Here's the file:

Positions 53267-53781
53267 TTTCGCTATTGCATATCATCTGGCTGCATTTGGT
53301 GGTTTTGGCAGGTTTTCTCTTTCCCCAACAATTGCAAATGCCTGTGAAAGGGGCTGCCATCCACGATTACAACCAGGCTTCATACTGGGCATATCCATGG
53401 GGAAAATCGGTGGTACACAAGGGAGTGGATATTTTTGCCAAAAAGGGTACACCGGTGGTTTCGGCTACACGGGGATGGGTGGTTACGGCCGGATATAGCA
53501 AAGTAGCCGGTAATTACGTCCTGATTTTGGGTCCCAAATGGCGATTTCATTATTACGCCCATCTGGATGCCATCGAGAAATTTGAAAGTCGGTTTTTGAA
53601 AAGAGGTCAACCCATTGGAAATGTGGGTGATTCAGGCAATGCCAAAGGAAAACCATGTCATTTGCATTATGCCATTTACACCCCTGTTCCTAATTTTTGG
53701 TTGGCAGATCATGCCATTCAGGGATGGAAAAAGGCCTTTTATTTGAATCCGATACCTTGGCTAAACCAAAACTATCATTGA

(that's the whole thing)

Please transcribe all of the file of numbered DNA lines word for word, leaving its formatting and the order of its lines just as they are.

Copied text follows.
Positions 53267-53781
53267 TTTCGCTATTGCATATCATCTGGCTGCATTTGGT
53301 GGTTTTGGCAGGTTTTCTCTTTCCCCAACAATTGCAAATGCCTGTGAAAGGGGCTGCCATCCACGATTACAACCAGGCTTCATACTGGGCATATCCATGG
53401 GGAAAATCGGTGGTACACAAGGGAGTGGATATTTTTGCCAAAAAGGGTACACCGGTGGTTTCGGCTACACGGGGATGGGTGGTTACGGCCGGATATAGCA
53501 AAGTAGCCGGTAATTACGTCCTGATTTTGGGTCCCAAATGGCGATTTCATTATTACGCCCATCTGGATGCCATCGAGAAATTTGAAAGTCGGTTTTTGAA
53601 AAGAGGTCAACCCATTGGAAATGTGGGTGATTCAGGCAATGCCAAAGGAAAACCATGTCATTTGCATTATGCCATTTACACCCCTGTTCCTAATTTTTGG
53701 TTGGCAGATCATGCCATTCAGGGATGGAAAAAGGCCTTTTATTTGAATCCGATACCTTGGCTAAACCAAAACTATCATTGA